The Greek economy will shrink much less than “extreme” scenarios projecting a 10 percent or more contraction in gross domestic product (GDP) this year, the head of the country’s central bank said on Tuesday.
“I continue to believe that scenarios of -10 percent or more are very extreme and will not be realized,” Bank of Greece Governor Yannis Stournaras, who also heads the European Central Bank’s audit committee, said during a crowdcast on the economy.
Stournaras said he expects a contraction no deeper than 4 percent.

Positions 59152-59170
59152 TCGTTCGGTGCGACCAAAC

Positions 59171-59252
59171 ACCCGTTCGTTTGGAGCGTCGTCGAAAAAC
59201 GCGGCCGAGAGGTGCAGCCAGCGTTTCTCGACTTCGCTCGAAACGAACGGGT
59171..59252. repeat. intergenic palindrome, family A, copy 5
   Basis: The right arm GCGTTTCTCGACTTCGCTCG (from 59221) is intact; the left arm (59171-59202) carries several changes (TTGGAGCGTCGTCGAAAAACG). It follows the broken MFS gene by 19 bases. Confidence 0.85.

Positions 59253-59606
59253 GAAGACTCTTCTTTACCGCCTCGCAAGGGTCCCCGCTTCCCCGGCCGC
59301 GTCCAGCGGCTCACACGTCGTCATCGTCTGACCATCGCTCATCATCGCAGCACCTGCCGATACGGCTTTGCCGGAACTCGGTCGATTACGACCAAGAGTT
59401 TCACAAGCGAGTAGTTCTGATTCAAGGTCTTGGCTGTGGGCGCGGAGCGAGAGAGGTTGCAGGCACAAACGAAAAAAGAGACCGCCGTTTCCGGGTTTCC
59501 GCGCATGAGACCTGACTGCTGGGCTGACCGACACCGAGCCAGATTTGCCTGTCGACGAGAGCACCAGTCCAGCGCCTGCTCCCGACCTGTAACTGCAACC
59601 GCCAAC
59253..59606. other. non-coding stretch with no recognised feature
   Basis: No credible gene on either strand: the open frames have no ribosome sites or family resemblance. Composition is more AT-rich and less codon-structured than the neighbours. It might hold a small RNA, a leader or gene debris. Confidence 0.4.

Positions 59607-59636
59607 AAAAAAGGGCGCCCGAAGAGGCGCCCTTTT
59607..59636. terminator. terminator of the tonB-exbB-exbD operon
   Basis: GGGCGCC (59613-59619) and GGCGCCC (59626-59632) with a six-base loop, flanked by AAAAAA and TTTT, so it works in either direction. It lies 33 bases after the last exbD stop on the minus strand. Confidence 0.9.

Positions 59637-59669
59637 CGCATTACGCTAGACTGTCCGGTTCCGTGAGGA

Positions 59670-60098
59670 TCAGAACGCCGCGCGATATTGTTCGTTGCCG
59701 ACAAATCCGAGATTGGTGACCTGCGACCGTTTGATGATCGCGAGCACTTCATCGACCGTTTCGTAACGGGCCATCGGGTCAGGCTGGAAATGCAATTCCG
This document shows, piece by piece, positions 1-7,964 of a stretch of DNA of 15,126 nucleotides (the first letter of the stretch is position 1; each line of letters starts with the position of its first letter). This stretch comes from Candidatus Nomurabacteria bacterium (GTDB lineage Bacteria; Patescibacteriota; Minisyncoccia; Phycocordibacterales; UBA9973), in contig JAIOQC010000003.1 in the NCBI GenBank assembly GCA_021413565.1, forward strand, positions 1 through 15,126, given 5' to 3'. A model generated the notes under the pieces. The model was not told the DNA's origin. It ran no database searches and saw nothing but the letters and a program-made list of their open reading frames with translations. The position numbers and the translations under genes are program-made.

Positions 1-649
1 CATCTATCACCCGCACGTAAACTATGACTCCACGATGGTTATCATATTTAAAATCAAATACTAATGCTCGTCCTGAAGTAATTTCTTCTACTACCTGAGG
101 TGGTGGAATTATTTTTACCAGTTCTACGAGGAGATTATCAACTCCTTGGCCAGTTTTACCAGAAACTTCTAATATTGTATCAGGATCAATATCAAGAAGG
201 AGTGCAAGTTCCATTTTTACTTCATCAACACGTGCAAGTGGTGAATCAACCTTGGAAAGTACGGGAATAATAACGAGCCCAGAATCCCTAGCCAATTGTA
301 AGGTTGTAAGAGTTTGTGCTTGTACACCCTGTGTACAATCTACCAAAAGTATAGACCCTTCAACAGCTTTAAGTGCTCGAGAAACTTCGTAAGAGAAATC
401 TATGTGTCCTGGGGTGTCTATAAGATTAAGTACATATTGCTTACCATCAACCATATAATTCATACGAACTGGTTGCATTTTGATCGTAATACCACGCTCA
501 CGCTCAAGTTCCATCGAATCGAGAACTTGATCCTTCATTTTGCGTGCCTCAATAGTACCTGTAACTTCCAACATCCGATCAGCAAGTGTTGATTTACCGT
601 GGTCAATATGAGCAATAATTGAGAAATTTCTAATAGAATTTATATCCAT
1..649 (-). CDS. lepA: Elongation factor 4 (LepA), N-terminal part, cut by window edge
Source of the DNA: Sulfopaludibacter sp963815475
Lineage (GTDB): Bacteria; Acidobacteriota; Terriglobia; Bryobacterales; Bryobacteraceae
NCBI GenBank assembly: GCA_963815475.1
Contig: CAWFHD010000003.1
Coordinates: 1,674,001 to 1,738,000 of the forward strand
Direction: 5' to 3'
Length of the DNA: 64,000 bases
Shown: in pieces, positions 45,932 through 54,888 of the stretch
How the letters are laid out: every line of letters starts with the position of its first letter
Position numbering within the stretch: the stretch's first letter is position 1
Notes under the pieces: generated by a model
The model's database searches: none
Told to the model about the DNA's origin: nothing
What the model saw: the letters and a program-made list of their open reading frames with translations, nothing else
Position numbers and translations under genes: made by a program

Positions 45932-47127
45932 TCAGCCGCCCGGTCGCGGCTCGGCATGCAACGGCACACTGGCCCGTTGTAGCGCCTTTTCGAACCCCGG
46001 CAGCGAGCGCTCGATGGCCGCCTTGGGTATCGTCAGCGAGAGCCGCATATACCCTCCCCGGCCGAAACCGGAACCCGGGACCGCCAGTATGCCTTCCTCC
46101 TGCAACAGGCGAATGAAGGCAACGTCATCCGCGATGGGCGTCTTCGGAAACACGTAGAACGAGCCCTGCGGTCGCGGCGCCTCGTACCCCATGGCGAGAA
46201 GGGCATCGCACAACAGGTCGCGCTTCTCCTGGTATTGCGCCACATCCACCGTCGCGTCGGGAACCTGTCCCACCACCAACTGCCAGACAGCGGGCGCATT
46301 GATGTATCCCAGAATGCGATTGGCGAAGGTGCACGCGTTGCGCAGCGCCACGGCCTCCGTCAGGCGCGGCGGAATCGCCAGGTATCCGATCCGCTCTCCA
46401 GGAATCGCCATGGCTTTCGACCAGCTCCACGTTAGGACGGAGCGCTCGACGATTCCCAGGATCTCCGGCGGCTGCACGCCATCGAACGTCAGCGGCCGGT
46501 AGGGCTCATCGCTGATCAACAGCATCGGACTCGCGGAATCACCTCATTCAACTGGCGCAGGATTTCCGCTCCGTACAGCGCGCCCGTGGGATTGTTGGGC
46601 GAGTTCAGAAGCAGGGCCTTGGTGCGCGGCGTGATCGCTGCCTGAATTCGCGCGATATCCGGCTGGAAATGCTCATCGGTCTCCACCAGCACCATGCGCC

Last week the influential IOBE think-tank forecast that Greece’s economy could contract by between 5 percent and 9 percent this year after lockdown measures to contain the spread of the coronavirus.
The projection by the Foundation of Economic and Industrial Research (IOBE) quarterly review was a sharp downgrade of previous growth forecasts of 2.2 percent to 2.5 percent, made in February.
The International Monetary Fund, meanwhile, has said it sees the Greek economy shrinking by 10 percent this year, driving unemployment to 22.3 percent from 16.4 percent in January.
Greece’s economy had been on a recovery path since a 10-year debt crisis that brought a 25 percent contraction. The economy grew by 1.9 percent last year, helped by booming tourism, which is also expected to take a big hit this year. [Reuters]